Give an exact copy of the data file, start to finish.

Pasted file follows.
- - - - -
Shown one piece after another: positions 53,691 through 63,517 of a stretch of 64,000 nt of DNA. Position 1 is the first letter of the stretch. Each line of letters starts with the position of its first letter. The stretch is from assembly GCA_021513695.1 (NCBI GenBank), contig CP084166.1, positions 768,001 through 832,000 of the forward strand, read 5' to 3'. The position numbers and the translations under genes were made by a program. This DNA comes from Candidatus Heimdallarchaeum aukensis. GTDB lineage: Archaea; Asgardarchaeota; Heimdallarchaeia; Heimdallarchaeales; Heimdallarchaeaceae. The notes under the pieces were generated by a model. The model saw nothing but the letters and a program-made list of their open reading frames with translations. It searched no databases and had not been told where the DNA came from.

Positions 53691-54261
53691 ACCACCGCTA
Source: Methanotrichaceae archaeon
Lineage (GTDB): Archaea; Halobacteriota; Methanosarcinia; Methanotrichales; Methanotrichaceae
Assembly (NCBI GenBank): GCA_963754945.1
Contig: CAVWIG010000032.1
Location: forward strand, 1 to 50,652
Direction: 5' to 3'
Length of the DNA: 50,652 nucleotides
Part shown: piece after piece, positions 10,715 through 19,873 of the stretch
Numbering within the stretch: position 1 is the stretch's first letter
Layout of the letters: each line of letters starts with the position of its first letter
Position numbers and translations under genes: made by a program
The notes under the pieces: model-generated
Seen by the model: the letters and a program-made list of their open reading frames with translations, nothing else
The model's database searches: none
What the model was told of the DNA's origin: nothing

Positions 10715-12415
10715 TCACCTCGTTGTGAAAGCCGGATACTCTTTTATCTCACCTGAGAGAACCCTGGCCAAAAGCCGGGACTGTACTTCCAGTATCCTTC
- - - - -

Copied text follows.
Shown one piece after another: positions 53,691 through 63,517 of a stretch of 64,000 nt of DNA. Position 1 is the first letter of the stretch. Each line of letters starts with the position of its first letter. The stretch is from assembly GCA_021513695.1 (NCBI GenBank), contig CP084166.1, positions 768,001 through 832,000 of the forward strand, read 5' to 3'. The position numbers and the translations under genes were made by a program. This DNA comes from Candidatus Heimdallarchaeum aukensis. GTDB lineage: Archaea; Asgardarchaeota; Heimdallarchaeia; Heimdallarchaeales; Heimdallarchaeaceae. The notes under the pieces were generated by a model. The model saw nothing but the letters and a program-made list of their open reading frames with translations. It searched no databases and had not been told where the DNA came from.

Positions 53691-54261
53691 ACCACCGCTA
Source: Methanotrichaceae archaeon
Lineage (GTDB): Archaea; Halobacteriota; Methanosarcinia; Methanotrichales; Methanotrichaceae
Assembly (NCBI GenBank): GCA_963754945.1
Contig: CAVWIG010000032.1
Location: forward strand, 1 to 50,652
Direction: 5' to 3'
Length of the DNA: 50,652 nucleotides
Part shown: piece after piece, positions 10,715 through 19,873 of the stretch
Numbering within the stretch: position 1 is the stretch's first letter
Layout of the letters: each line of letters starts with the position of its first letter
Position numbers and translations under genes: made by a program
The notes under the pieces: model-generated
Seen by the model: the letters and a program-made list of their open reading frames with translations, nothing else
The model's database searches: none
What the model was told of the DNA's origin: nothing

Positions 10715-12415
10715 TCACCTCGTTGTGAAAGCCGGATACTCTTTTATCTCACCTGAGAGAACCCTGGCCAAAAGCCGGGACTGTACTTCCAGTATCCTTC